Wicker Antique Furniture Repair Guide Wicker Antique Furniture Repair Guide
Wicker antique furniture is a perfect addition to a rustic home décor. Made of woven reed, willow, or cane, antique wicker furniture can include tables, chairs, couches, and lamps. This type of furniture is a perfect addition to a rustic home décor, but it needs regular maintenance. This guide will show you how to perform that maintenance on your own.
Assessing the Damage
Dust and clean your wicker furniture regularly. Keep it out of direct sunlight as much as possible. Make repairs as soon as you notice a problem, because once damaged the weaving deteriorates quickly.
Let professional restorers handle any extreme damage. Extensive weaving and attaching of reeds can be difficult for a do-it-yourselfer. If it's only a few loose strands, though, you can easily tighten them up yourself.
When wicker is constantly exposed to the elements, it can get excessively dry, causing cracks to appear. In such a case, you can optimize the wicker’s flexibility by applying linseed oil, which will restore the wicker’s moisture levels. When applying linseed oil, make sure it gets into the cracks and the weave. Wipe off what doesn't get absorbed, because it might do more harm than good.
Weaves are easy to repair, however, you will always need a guideline to recreate the original weave. Therefore, on any piece of wicker furniture you repair, take various good photographs of the weave work. Work with small areas; do not try to do the complete repair at once, especially if it is a large area. When adding new wicker or cane reeds to your furniture, soak them for about 15 minutes so they soften up a bit.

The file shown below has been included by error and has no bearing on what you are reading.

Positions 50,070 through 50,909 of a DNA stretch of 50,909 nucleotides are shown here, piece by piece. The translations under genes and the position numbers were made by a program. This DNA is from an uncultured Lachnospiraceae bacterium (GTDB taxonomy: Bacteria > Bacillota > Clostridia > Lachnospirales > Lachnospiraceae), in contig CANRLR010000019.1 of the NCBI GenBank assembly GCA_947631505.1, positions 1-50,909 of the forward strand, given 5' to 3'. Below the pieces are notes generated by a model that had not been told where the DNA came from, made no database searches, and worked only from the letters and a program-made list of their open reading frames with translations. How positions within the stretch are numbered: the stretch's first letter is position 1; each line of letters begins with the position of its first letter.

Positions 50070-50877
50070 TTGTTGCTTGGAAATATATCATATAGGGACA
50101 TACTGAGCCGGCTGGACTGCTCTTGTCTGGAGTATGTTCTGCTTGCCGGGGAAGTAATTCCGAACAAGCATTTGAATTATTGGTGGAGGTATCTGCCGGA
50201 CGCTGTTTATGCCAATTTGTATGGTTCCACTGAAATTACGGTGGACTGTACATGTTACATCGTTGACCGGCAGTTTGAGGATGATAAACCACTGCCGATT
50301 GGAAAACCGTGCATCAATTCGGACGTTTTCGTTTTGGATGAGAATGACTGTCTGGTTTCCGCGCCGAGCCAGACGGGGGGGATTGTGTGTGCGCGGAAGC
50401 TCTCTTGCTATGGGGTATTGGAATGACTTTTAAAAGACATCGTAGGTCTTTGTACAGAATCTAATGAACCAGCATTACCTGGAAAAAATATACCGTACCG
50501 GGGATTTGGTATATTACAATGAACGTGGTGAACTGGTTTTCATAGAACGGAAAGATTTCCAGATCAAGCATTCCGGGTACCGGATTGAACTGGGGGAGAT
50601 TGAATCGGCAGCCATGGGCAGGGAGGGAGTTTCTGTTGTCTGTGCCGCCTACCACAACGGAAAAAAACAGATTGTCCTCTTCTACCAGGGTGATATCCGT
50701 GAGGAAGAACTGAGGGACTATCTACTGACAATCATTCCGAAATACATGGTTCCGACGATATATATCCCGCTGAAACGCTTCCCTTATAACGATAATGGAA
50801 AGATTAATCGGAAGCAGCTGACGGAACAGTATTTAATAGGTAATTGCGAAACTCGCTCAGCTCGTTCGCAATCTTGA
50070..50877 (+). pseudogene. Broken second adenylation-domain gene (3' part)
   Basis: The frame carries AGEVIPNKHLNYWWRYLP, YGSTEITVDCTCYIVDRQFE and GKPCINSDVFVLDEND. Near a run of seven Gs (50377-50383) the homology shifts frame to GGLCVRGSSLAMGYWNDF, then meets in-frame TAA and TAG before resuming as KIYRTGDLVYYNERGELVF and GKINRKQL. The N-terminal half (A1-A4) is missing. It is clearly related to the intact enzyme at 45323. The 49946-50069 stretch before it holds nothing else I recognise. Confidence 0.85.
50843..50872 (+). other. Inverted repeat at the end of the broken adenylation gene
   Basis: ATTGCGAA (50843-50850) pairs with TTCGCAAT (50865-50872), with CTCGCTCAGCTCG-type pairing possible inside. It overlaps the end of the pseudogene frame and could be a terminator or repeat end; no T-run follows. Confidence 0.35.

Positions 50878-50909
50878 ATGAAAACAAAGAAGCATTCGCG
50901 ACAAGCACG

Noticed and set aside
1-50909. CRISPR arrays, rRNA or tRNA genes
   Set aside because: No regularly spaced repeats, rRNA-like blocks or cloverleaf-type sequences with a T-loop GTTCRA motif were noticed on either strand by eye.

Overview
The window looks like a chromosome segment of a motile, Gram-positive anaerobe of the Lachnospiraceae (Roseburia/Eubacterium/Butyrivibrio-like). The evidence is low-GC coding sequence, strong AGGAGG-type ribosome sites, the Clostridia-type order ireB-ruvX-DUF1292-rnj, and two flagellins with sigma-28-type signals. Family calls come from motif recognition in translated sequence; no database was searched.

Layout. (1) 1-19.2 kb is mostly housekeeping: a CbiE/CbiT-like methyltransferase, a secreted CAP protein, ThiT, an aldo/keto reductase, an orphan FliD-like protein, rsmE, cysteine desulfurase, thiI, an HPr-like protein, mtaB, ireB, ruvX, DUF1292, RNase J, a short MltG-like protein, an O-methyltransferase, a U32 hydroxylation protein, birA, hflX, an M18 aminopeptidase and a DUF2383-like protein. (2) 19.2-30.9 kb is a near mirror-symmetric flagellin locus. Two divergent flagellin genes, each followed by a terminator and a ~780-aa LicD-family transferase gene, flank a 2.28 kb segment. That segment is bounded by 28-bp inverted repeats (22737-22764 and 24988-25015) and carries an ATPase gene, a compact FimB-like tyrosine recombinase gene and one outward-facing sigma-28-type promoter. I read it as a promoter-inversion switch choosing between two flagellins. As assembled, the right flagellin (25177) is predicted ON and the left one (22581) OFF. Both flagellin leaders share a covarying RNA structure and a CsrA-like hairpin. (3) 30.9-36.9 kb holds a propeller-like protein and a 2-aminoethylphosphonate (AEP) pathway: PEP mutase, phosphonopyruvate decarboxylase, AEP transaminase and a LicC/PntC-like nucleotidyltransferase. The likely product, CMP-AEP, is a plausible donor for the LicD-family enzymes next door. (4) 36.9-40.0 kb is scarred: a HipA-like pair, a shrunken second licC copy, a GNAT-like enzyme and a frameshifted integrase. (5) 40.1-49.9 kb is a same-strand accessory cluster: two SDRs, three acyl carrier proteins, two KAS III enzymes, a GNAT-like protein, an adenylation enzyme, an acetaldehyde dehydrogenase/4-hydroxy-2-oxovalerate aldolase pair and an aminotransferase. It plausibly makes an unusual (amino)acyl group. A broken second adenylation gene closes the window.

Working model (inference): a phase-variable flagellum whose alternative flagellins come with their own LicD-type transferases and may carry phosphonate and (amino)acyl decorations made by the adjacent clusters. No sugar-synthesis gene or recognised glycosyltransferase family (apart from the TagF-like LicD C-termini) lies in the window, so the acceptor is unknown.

Before applying any paint or finishing layer to your repaired wicker item, prime it with at least 2 coats of oil-based wood primer. Use a compressor sprayer or a bristled brush. When the primer has dried, apply oil-based, semi-gloss paint, which is flexible, durable, and able to stick to the primer easily. Avoid latex paint, as it flakes easily.
Do not use polyurethane finish on your wicker furniture; it cracks easily when the wicker twists or bends. This is a problem, because wicker furniture stretches with each use.